those $5-a-minute heavy-breathing-chat services you see advertised
on TV, many customers will see Keen as cut-rate flirting. Beyond
that, there is plenty of the other cut-rate schlock you might expect,
like psychics, tarot, and dream interpretation. Again, probably
a bargain at half the price, but cheaper than an hour on Niles Crane's
This is actually a pretty serious issue. With
modern society has come expert syndrome, what author Henry Jacoby
(27 years ago) called the
bureaucratization of the world. Old coping mechanisms have been
replaced by rational information searches and the medicalization
of many personal problems. In university I had a French professor
who called us all in to his office one by one just to get to know
us better. He asked every student a few somewhat personal questions,
including: "If you had psychological difficulty, what would
you be inclined to do - talk to a friend or see a counselor?"
It seemed like some sort of test. My gut instinct was to say I'd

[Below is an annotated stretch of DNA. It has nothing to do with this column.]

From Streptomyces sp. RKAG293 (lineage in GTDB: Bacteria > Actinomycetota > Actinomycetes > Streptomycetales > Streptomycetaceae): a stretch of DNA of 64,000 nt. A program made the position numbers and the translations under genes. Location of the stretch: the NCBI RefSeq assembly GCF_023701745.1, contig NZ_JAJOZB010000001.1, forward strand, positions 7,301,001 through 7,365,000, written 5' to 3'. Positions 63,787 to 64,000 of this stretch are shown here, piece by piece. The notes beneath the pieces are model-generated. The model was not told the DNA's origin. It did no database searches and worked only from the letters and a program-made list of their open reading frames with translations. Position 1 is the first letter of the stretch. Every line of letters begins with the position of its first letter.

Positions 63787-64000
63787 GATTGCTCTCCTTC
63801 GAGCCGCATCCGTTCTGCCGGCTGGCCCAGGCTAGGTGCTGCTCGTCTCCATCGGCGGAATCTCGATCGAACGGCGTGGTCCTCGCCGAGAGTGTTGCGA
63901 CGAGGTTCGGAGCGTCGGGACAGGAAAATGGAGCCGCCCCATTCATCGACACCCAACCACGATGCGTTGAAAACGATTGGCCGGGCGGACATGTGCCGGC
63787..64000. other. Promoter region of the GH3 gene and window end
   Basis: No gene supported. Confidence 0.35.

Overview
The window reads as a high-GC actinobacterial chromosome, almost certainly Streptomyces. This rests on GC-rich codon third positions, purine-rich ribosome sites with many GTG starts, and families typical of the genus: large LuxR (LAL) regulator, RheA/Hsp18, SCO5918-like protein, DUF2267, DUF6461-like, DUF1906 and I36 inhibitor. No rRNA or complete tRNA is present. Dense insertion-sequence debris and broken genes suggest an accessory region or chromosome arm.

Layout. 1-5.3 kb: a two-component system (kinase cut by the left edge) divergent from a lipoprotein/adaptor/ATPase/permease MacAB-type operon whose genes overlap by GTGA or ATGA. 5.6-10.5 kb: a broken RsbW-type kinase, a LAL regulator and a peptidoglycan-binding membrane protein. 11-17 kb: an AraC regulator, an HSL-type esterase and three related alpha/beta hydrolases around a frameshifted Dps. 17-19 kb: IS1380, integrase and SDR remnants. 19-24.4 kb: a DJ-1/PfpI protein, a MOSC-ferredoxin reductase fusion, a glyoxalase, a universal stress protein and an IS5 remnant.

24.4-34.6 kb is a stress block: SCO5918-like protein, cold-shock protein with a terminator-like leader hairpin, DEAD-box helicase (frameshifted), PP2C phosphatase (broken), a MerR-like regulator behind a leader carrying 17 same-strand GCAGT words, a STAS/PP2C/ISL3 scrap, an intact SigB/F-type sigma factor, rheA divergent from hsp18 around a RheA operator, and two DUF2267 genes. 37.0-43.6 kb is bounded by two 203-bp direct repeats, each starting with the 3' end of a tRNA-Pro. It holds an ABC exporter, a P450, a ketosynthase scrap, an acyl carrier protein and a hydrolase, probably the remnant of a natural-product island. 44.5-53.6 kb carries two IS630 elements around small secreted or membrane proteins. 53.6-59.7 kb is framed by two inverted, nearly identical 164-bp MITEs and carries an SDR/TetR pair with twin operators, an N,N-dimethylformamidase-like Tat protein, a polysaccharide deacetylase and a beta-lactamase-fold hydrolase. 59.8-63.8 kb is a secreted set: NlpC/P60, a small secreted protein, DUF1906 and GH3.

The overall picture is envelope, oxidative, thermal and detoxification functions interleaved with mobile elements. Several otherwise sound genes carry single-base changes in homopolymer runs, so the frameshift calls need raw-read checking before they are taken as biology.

talk to a friend, and I think I passed the professor's test. I still
wonder what he was driving at, but as a humanities expert with traditional
sensibilities, I believe he was highly sceptical of the manner in
which institutions like universities had begun meddling in students'
personal problems with too much professional advice. Family and
friends, in this scenario, lose ground to credentialed experts.
But what happens when we begin to seek advice
from purported experts who actually don't have any credentials?
Do online services make it easier for hucksters to gain a following?
It's a sad commentary on the state of our society
that people wanting advice on the best way to cook that pot roast
can't call a friend. If you watch David Letterman, you might remember
that people phoned into the Butterball Hot Line in droves to get
turkey-cooking advice; Letterman's funniest answer was something
along the lines of "screw it - get drunk and go to KFC."
Imagine what our ancestors would say to someone calling a hot line